Occasional anxiety is a regular element of life. You may suffer anxious when faced with a trouble at work, before taking an examination, or making a vital judgment. But anxiety disorders engage more than momentary concern or fear. For an individual with an anxiety disorder, the anxiety does not go absent and can get inferior over time. The feelings can obstruct with day by day activities such as job routine, educate work, and relations. There are numerous dissimilar types of anxiety disorders. Examples include generalized anxiety disorder, panic disorder, and social anxiety disorder.
Signs and Symptoms
Generalized Anxiety Disorder: People with generalized anxiety disorder show extreme anxiety or worry for months and face numerous anxiety-related symptoms. Generalized anxiety disorder symptoms include:
- Restlessness or feeling wound-up
- Being easily fatigued
- Muscle tension
- Difficulty controlling the worry
- Sleep problems
People with panic disorder have frequent unpredicted panic attacks, which are unexpected periods of intense fear that may include palpitations, pounding heart, or accelerated heart rate; sweating; trembling or shaking; ambiance of shortness of breath, smothering, or choking; and feeling of impending doom.
Social Anxiety Disorder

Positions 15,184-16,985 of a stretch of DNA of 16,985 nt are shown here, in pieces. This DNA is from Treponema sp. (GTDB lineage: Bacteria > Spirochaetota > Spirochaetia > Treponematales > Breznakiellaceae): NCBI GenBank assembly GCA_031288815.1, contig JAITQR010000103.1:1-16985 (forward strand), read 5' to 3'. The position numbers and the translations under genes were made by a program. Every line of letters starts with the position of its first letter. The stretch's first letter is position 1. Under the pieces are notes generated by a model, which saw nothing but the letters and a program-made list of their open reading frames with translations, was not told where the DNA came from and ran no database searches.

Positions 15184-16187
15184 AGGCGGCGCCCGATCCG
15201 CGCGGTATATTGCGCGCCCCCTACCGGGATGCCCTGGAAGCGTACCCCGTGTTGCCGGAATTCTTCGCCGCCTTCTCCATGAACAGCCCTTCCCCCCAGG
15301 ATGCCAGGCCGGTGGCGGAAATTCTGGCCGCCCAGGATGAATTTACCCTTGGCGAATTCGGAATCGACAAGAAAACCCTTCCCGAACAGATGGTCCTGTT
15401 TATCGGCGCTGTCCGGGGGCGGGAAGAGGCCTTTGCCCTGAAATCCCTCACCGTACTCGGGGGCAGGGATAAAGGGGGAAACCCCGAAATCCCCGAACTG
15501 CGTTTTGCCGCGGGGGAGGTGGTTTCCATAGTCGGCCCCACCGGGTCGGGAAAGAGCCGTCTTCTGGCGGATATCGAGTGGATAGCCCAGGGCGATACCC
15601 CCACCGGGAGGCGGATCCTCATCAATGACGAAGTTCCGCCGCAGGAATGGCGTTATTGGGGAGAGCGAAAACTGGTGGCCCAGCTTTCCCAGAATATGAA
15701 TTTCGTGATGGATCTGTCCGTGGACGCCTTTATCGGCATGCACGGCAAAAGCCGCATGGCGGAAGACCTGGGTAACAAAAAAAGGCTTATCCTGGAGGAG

People with social anxiety disorder (social phobia) have a marked fear of social or routine situations in which they expect to feel uncomfortable, judged, rejected, or fearful of offending others.
Anxiety Disorders Treatment
Anxiety disorder treatment is normally in the form of psychotherapy and is sometimes joint with medication. The exact treatment approach depends on the type of disorder; one or a combination of the following therapies may be used for most anxiety disorders:
- Medication: Drugs used to reduce the symptoms of anxiety disorders include many antidepressants.
- Psychotherapy: Psychotherapy or counseling addresses the emotional response to mental illness.
Researchers are finding that genetic and environmental factors, regularly in interface with one another, are risk factors for anxiety disorders. Specific factors include:
- Shyness, or behavioral inhibition, in childhood
- Being female
- Being divorced or widowed
- Exposure to stressful life events in childhood and adulthood
- Anxiety disorders in close biological relatives
Evaluation for an anxiety disorder often begins with a appointment to a primary care provider. Some physical health conditions, such as an overactive thyroid or low blood sugar, as well as taking certain medications, can imitate or worsen an anxiety disorder. A thorough mental health evaluation is also helpful, because anxiety disorders often co-exist with other related conditions, such as depression or obsessive-compulsive disorder. Often severe anxiety disorder symptoms and panic attacks are a warning sign and increase the risk of suicide